Study: Chronic Pain Is All In Your Head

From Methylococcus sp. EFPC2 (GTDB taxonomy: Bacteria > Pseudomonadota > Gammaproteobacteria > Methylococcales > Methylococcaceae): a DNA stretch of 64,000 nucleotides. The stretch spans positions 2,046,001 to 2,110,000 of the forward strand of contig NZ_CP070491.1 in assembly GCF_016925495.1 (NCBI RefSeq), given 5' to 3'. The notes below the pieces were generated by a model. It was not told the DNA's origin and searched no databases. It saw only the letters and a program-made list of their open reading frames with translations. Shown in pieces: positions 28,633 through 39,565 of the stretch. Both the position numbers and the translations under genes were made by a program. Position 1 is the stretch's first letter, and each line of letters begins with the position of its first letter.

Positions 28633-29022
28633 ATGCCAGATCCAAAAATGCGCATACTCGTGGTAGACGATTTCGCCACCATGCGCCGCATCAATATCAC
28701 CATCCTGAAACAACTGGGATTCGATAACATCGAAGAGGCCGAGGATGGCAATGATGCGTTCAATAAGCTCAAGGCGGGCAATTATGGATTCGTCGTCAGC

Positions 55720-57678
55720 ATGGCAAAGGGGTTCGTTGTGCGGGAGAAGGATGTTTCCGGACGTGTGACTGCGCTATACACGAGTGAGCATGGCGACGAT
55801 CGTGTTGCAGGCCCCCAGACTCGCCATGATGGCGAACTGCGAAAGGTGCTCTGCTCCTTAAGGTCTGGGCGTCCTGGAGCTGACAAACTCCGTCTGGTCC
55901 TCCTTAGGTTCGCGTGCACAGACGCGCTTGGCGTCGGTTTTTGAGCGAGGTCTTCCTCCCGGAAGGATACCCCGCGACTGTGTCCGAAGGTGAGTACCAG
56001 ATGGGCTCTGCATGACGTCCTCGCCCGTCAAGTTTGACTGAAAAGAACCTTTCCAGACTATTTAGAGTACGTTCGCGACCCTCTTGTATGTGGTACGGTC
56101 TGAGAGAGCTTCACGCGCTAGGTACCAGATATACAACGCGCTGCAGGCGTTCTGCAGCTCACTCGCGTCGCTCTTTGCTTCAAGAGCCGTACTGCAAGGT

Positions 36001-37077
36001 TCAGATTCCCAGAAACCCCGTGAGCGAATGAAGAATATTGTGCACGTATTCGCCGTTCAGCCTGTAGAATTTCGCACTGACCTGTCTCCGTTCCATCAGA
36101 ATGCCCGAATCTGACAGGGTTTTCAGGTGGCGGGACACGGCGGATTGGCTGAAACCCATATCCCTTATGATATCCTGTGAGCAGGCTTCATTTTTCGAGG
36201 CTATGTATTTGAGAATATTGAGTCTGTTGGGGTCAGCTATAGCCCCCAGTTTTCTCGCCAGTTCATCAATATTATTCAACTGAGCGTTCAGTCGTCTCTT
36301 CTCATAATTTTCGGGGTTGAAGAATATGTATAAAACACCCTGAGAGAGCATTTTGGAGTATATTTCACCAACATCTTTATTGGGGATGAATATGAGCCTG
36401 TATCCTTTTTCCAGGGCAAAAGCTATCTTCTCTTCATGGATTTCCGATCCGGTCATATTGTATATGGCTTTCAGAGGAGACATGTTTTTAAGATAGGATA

File under “More news we don’t want to hear”: researchers at Northwestern University have determined that chronic pain is all in our heads, literally. How else to explain the fact that two people can have the same injury and one ends up with chronic pain while the other is pain-free? Eureka Alert reports that when researchers used longitudinal brain imaging study to track study participants with a new back injury, they found that chronic pain is more likely to be felt by people whose two sections of the brain — related to emotional and motivational behavior — talk to each other. The more they communicate, the greater the chance a patient will develop chronic pain. In fact, based on observed communication between between the frontal cortex and the nucleus accumbens, the researchers were able to predict with 85 percent accuracy which participants would go on to develop chronic pain. A. Vania Apakarian, senior author of the paper and professor of physiology at Northwestern University Feinberg School of Medicine, said the more emotionally the brain reacts to the initial injury, the more likely the pain will persist after the injury has healed. “It may be that these sections of the brain are more excited to begin with in certain individuals,” he said. “Or there may be genetic and environmental influences that predispose these brain regions to interact at an excitable level.” Which takes us back to this: The Latest Treatment for Chronic Pain: Don’t Think About It.